Model Railway Baseboards – A Low Cost Alternative

Pallets and steam trainLooking for an easy, quick, alternative to setting up your model railway on the dinner table or floor? Here’s a low cost alternative that won’t break the bank.

I got this idea from my brother who is building a shed from pallets, yes really! While visiting him at the weekend and seeing his shed I had a brain wave, if he can build a whole shed with them why not a railway? Normally, I’d recommend plywood for model railway baseboards but these can be a good alternative for those on tight budgets.

Pallets have lots of advantages for use as temporary, or perhaps even permanent, flat top and even open-frame model railway baseboard.  (If you’re confused about the different types see my guide to model railway baseboards).

  • They’re stable, pallets by their nature can support a lot of weight so they’ll support your railway, buildings and anything else you care to put on it (model railway mountains anyone?)
  • They’re practical, pallets can be accessed from all sides and you can get underneath them (for wiring, etc)
  • They can be expanded, if your model railway layout grows (and it will…) you can easily nail or screw more pallets together to grow your layout.
Pallets make great temporary baseboards but if needed can also be easily adapted and fitted with legs for longer term use.

Pallets make great temporary baseboards but if needed can also be easily adapted, added to and fitted with legs for longer-term use.

Where to get pallets

Pallets are also easy and cheap to get if you know where to look.

Warehouses, transport firms (especially road haulage firms) and DIY/ garden shops are great sources.

Alternatively, and closer to home, take a walk or drive to your local area and ask around.

Just walking around my neighbourhood, I also saw three houses with them in the front gardens after recent deliveries. After a quick conversation, the pallets were offered for free.

Once you’ve got one or two, it’s also fairly easy to fit legs to them.

You can also cover the top with polystyrene sheeting — from packaging — to provide a flat surface into which you can carve rivers and streams and build up small hills.

One last thought, if you follow this tip, make sure the pallet has dried out first. I’d also coat the wood with varnish to protect against insects.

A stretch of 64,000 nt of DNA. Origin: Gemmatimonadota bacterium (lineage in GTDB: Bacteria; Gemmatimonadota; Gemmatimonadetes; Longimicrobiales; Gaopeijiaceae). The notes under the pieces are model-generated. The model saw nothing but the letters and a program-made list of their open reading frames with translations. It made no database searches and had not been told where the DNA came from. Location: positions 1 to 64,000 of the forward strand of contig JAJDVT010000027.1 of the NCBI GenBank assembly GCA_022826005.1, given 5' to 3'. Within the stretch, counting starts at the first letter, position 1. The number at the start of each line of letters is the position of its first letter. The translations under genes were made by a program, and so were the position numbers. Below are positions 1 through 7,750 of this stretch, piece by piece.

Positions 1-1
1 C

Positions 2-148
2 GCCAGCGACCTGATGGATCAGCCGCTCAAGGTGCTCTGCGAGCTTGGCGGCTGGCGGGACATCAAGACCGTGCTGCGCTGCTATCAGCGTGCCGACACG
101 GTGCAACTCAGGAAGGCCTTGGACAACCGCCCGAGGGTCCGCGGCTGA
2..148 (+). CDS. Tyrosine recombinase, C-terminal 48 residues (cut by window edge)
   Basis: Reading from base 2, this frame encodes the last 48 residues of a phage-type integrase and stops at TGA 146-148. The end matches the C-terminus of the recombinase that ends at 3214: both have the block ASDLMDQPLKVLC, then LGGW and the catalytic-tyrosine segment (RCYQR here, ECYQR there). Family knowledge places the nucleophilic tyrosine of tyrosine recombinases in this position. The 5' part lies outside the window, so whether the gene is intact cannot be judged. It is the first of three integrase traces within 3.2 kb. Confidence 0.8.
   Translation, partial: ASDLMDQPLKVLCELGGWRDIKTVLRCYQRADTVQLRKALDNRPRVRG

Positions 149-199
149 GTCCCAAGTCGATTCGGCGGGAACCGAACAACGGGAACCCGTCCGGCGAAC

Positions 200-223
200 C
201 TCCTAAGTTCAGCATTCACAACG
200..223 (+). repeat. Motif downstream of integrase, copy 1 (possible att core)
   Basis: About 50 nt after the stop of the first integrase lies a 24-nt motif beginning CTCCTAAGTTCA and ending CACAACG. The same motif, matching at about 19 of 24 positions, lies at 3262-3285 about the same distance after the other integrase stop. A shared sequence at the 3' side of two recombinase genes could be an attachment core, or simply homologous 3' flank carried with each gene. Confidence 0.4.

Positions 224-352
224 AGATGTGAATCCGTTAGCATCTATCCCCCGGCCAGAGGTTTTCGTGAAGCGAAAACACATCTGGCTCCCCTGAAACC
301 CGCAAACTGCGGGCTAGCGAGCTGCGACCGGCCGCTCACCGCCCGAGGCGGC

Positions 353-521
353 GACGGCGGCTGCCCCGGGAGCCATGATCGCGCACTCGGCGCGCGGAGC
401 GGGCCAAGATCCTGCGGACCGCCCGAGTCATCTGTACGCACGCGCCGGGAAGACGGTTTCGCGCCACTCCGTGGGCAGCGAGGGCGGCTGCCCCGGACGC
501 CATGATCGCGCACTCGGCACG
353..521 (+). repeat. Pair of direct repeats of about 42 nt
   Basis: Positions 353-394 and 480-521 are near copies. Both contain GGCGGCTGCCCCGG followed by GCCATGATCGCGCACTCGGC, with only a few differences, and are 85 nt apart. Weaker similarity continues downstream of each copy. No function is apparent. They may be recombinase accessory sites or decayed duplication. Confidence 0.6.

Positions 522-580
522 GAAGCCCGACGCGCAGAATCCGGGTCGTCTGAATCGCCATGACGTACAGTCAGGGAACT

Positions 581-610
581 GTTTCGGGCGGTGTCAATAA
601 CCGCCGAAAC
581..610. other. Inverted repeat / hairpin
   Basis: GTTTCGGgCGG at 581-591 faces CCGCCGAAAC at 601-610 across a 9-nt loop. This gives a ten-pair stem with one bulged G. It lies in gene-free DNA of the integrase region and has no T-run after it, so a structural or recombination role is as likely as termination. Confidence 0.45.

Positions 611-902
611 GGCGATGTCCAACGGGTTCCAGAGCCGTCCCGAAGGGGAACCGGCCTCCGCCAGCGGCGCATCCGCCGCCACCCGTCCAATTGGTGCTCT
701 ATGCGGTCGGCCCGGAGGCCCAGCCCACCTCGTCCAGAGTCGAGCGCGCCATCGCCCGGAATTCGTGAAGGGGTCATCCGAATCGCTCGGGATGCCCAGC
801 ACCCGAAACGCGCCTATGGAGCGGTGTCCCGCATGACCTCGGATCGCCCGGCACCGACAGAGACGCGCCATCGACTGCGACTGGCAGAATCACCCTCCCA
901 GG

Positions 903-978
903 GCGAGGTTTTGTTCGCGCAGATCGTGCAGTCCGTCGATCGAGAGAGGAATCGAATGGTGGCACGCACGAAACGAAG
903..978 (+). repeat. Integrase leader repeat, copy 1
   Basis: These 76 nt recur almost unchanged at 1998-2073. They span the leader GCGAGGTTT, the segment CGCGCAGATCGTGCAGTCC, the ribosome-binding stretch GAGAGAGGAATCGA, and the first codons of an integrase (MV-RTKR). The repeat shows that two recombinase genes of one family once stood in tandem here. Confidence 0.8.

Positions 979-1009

Why not have a walk around your neighbourhood and see if there are any going?

> A final, personal, note: I spend a huge amount of time testing, photographing, writing and researching techniques for these articles and pay for all the running costs of MRE out of my own pocket. If you found this article useful you can support me by making a donation on my fund-raising page. Thanks and happy modelling, Andy.


Picture credit, pallet table – pierre vedel, pallets and steam train – Hec Tate


Founder of ModelRailwayEngineer, Andy Leaning

Andy is a lifelong modeler, writer, and founder of He has been building model railways, dioramas, and miniatures for over 20 years. His passion for model making and railways began when he was a child, building his first layout at the age of seven.
Andy’s particular passion is making scenery and structures in 4mm scale, which he sells commercially. He is particularly interested in modelling the railways of South West England during the late Victorian/early Edwardian era, although he also enjoys making sci-fi and fantasy figures and dioramas. His website has won several awards, and he is a member of MERG (Model Railway Electronics Group) and the 009 Society.
When not making models, Andy lives in Surrey with his wife and teenage son. Other interests include history, science fiction, photography, and programming. Read more about Andy.

Afflliate disclosure:The links on this page may take you to carefully selected businesses, such as Hornby, Amazon, eBay and Scale Model Scenery, where you can purchase the product under affiliate programmes. This means I receive a small commission on any orders placed although the price you pay does not change. You can read my full affiliate policy here. I also sell my my own ready to use, pre-made and painted buildings and terrain features. browse the range.
  1. I am using insulation slabs for layout use. They do not require framing as mine is 250 x 7 cm. They are covered by foil on both sides which enables DCC plus and minus (top and bottom) you only need to solder to the covering which is insulated from each other..simples ?? I would love to hear from anybody that can fault this. It lies upon a frame with 2×1 inch legs up against a wall..

    • Hi Philip, I’ve seen this done a couple of times and the owners – like you – can’t fault it. Do you have any pictures you can share? Thanks, Andy

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